dics, Tulane University, 
from 7/1/53 to 12/31/53) 

James E. Holmes, M.D 2nd. yr. 1/1/54 12/31/54 

„ n „. 1st. yr. 1/1/53 12/31/53 

George R. R let h, Jr., M.D 1st. yr. 7/1/53 6/30/54 

Frank C. Brosius, M.D nt. yr. 7/1/53 7/22/53 

... (Resigned) 

Allan S. Vishoot, M.D 1st. yr. 4/1/53 3/31/54 

2nd. yr. 4/1/54 3/31/55 

ORTHOPEDIC SURGERY, LSU UNIT 

G Gernon Brown, M.D 3rd. yr. 7/1/53 6/30/54 

Edwin C. Simonton, M.D 3rd. yr. 1/16/53 1/16/54 

rT S i ^? st > MD 3rd. yr. 7/1/53 6/30/54 

Gilbert© Rul =. M.D 1st. yr. 7/1/53 6/30/54 

Hugh Lynn Bush, M.D 1st. yr. 7/1/53 6/30/54 

OPHTHALMOLOGY AND OTOLARYNGOLOGY, INDEPENDENT UNIT 

Jen-ell L. Mitchell, M.D 2nd. yr. 7/1/53 6/30/54 

(Assigned to Ophthalmology) 

OTOLARYNGOLOGY, TULANE UNIT 

P h E. Walthall, M.D 3rd. yr. 7/1/53 6/30/54 

Tsang Li, M.D 3rd _ '.,■. 3/1/54 6/30/54 

(Resigned) 

a™,s r, m 2nd. yr. 3/1/53 2/2- 

Amzi D. Montgomery, M.D 1st. yr. 7/1/53 6/30/54 

OTOLARYNGOLOGY, LSU UNIT 

Henry K. Tippins, Jr., M.D 3rd. yr. 7/1/53 9/30/53 

„..,,. „ _ (Military Leave) 

W tlhatn C. Stephens, M.D...... 2nd. yr. 7/1/53 6/30/54 

Cecil R. Branson, M.D i st . yr . 7/1/53 6/30/54 



12 



RESIDENT STAFF — Continued 



Rank 

OPHTHALMOLOGY, TULANE UNIT 

James R, Godfrey, M.D „ 3rd. yr. 

2nd. yr. 

Joseph H, Shelton, M.D 2nd. yr. 

Francis H. Fox, M.D 2nd. yr. 

1st. yr. 

OPHTHALMOLOGY, LSU UNIT 

Albion B. Cross, Jr., M.D 3rd. yr. 

Vernon V. Goss, M.D 2nd. yr. 

Timoteo B. Jimenez, M.D 1st. yr. 

UROLOGY, TULANE UNIT 

Bennett H. Grimm, M.D 3rd. yr. 

Albert H. Pratt, M.D 3rd. yr. 

Richard B. Burford, M.D. 3rd. yr. 

(Farmed out to H. P. Long 

Charity Hospital, Fineville, 

La. from 1/1/54 to 

6/30/54) 

Claude M. Baker, Jr., M.D 3rd. yr. 

Benjamin Bashinski, Jr., M.D 1st. yr.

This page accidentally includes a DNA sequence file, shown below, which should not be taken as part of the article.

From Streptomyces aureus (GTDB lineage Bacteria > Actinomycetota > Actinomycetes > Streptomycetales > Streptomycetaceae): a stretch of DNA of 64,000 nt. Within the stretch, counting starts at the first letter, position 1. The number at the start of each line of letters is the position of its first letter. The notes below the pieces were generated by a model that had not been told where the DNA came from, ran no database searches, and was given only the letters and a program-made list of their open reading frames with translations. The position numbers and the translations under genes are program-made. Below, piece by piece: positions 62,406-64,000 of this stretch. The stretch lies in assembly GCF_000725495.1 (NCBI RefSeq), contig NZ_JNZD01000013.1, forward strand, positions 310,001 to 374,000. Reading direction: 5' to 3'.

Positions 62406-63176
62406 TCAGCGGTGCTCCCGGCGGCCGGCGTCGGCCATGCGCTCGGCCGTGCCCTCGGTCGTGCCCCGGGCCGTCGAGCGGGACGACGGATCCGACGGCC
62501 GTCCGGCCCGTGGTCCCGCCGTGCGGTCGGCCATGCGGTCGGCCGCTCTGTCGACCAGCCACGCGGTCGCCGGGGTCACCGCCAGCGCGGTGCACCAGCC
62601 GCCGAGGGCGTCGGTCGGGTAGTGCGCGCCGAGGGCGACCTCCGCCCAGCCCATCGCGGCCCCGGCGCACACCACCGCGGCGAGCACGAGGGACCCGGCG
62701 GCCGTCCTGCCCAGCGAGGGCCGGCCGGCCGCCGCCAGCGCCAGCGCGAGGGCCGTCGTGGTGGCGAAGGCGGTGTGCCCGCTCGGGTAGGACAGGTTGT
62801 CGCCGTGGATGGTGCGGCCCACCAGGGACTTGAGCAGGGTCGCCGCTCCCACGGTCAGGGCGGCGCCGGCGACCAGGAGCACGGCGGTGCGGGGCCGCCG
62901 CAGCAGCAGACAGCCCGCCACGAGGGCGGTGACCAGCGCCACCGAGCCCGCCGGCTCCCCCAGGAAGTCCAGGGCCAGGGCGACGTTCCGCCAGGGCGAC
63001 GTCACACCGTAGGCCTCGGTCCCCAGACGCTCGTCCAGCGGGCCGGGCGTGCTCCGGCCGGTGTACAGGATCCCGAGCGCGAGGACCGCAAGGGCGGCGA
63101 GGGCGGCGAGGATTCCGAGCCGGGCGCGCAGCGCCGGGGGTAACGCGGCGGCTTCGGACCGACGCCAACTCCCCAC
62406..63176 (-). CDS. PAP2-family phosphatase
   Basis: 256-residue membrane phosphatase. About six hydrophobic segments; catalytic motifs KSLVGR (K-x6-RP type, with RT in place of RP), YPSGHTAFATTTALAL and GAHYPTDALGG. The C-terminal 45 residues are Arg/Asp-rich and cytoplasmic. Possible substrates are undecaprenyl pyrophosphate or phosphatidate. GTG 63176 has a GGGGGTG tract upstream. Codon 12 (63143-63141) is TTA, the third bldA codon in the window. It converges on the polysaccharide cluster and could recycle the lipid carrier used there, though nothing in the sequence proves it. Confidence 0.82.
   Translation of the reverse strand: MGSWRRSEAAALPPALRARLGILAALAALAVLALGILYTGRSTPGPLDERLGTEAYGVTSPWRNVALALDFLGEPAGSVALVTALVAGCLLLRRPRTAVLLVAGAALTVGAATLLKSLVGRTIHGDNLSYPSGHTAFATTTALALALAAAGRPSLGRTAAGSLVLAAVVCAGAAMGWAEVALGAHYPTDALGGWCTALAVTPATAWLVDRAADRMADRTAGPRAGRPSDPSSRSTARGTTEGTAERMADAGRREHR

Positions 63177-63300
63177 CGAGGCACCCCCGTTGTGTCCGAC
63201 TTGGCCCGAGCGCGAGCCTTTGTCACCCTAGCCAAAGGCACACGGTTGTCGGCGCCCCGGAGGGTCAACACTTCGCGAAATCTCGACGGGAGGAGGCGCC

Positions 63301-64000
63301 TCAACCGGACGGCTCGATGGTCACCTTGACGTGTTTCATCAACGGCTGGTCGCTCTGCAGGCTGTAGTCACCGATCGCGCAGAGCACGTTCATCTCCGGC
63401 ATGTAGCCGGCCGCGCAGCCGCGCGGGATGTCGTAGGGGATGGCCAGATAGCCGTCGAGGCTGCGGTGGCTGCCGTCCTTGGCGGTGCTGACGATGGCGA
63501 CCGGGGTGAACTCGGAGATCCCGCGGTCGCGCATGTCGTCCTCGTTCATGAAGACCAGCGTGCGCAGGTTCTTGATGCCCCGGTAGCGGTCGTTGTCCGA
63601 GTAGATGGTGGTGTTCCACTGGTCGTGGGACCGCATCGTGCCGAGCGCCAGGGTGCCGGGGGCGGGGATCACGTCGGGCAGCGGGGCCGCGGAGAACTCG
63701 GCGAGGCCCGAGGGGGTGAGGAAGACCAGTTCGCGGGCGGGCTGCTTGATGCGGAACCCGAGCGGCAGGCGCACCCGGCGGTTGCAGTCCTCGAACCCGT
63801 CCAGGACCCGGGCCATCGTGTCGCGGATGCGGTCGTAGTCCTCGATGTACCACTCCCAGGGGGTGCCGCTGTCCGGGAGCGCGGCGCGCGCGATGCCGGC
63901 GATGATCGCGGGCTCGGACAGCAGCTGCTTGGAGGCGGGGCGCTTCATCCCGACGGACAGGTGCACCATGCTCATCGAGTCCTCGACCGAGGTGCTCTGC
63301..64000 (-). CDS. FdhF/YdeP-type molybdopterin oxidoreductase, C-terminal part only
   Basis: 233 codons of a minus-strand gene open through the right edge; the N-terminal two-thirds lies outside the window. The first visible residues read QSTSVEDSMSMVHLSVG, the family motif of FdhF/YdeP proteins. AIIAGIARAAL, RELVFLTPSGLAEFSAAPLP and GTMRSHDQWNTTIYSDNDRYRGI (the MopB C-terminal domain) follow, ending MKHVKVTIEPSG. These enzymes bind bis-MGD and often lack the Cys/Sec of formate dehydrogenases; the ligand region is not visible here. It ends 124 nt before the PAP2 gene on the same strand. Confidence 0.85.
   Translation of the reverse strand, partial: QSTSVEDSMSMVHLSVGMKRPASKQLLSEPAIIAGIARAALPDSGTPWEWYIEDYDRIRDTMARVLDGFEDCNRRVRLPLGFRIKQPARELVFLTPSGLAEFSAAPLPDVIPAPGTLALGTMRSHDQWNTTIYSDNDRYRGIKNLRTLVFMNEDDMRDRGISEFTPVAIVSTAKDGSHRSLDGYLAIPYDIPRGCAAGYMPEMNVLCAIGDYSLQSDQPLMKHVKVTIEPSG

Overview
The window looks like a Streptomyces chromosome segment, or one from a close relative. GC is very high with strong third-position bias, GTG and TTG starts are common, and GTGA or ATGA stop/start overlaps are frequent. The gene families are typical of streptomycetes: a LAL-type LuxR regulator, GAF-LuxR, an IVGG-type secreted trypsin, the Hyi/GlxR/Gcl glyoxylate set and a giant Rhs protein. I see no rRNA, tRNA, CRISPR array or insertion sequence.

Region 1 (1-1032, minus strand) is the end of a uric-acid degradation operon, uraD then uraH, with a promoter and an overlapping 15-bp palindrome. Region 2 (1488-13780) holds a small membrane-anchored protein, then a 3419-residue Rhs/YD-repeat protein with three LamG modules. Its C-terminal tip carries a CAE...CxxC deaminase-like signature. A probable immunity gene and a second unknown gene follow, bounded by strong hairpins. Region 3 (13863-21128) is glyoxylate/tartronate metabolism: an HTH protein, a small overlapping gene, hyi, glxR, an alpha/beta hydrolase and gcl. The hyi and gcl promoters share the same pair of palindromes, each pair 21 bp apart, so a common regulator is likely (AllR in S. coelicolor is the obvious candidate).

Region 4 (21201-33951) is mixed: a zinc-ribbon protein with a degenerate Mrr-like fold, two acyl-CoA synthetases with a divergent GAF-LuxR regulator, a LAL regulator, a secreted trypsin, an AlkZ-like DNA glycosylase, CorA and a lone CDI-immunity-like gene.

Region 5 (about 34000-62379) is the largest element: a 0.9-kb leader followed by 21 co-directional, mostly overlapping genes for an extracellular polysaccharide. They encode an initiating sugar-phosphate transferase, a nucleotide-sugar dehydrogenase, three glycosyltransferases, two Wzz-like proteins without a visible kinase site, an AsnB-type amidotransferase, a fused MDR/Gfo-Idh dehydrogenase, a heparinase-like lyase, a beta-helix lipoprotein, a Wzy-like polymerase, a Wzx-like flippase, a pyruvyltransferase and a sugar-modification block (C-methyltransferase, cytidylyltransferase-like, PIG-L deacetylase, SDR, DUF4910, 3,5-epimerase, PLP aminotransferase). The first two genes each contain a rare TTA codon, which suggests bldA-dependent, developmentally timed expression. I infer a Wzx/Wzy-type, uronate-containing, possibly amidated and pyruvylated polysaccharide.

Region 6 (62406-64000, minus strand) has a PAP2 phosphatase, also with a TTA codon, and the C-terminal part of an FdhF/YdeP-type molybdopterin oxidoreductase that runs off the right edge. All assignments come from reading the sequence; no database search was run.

Jack E. Thielen, M.D 1st. yr. 

UROLOGY, LSU UNIT 

Floyd D. Roos, M.D 3rd. yr. 

Upton W. Giles, M.D _ 2nd. yr. 

Ralph G. Newton, M.D 2nd. yr. 

William R. LaRosa, M.D 1st. yr. 

UROLOGY, INDEPENDENT UNIT 

Samuel Richter, M.D. 3rd. yr. 

Richard B. Burford, M.D 3rd. yr. 

(Transferred to Tulane Urology) 

Harry W. Louehtag, M.D 2nd. yr. 

John L. Denman, M.D 1st. yr. 

ANESTHESIOLOGY 

Mary J. Nish, M.D 2nd. yr. 

Paul E. Shutts, M.D _ 2nd. yr. 

Thomas B. Tyler, M.D 2nd. yr. 

Luther W. Adams, M.D 2nd. yr. 

Thomas J. Marlond, M.D 2nd. yr. 

Joseph W. Eaton, M.D 2nd. yr. 

Milton G. Evangolou, M.D 2nd. yr. 

Gian D. Rossi, M.D. 1st. yr. 

Frankie Nell Nations, M.D 1st. yr. 

Louis Bryan, M.D 1st. yr. 



Date* 
From 


of Service 
To 


2/1/54 
7/1/53 
7/1/53 

2/1/54 
5/1/53 


6/30/54 
1/31/54 
11/30/53 
(Resigned) 
6/30/54 
1/31/54 



7/1/53 6/30/54 
7/1/53 6/30/54 
7/1/53 9/30/53 

(Resigned) 



7/1/53 6/30/54 
7/1/53 6/30/54 
1/1/54 6/30/54 



2/1/53 


7/31/53 


7/1/53 


6/30/54 


7/1/53 


6/30/54 


7/1/53 


6/30/54 


7/1/53 


6/30/54 


7/1/53 


6/30/54 


7/1/53 


i;/ 30/64 


7/1/53 


G/30/54 


4/16/63 


12/31/63 


7/1/63 


6/30/54 


7/1/53 


(i/30/54 


7/1/53 


6/30/54 


7/1/53 


6/30/54 


7/1/63 


6/30/54 


1/1/53 


12/31/53 


1/1/53 


1/53 


10/1/62 


9/30/53 


7/1/53 


10/54 


4/1/53 


1/31/54 




(Resigned) 


7/1/53 


6/30/64 


7/1/53 


4/30/64 




l !(■•.. l-;]:i-.1) 



13 



RESIDENT STAFF— Continued 



Rank 

Georgia E. May, M.D 1st yr 

S r t' g H." ?? yd > MD 1st. yr. 

Yahya S. Rida, M.D 2nd yr 

Nicholas T. Martin, M.D 1st. yr 

Morton F. Phillips, M.D 1st. yr. 

RADIOLOGY 

Wilbert Lawrence, M.D. 3rd yr 

Aubrey M. Alexander, M.D.. 3rd! yr! 

Walter MeDowall, M.D 3rd yr 

Erich R Strasser, M.D _ 2nd. yr. 

Henry M. Stenhouse, Jr., M.D 2nd. yr. 

Eugene A. Deans-Barrett, M.D 2nd yr 

George A. Hoeffler, M.D 2nd. yr. 

Emile Frigault, M.D 2nd vr 

Daniel W. Clark, M.D ~ 2nd! fr. 

Donald H. Anderson, M.D 2nd. yr. 

Julian H. Sims, M.D 1st" yr' 

Rafael A. Berlanga, M.D 1st! yt. 

Herman L. Bryan, M.D. i s t vr 

Donald G. Bradshaw, M.D .... 2nd, yr- 

PATHOLOGY 

Monroe S. Samuels, M.D 3rd yr 

Donald E. Hughes, M.D 3rd yr 

(Appointed fulltime Pathologist— 8/1/53) 

Robert S. Cooke, M.D. 2nd yr 

Jackson L. Thatcher, M.D. 2nd yr" 

Irving A. Beychok, M.D 2nd. yr.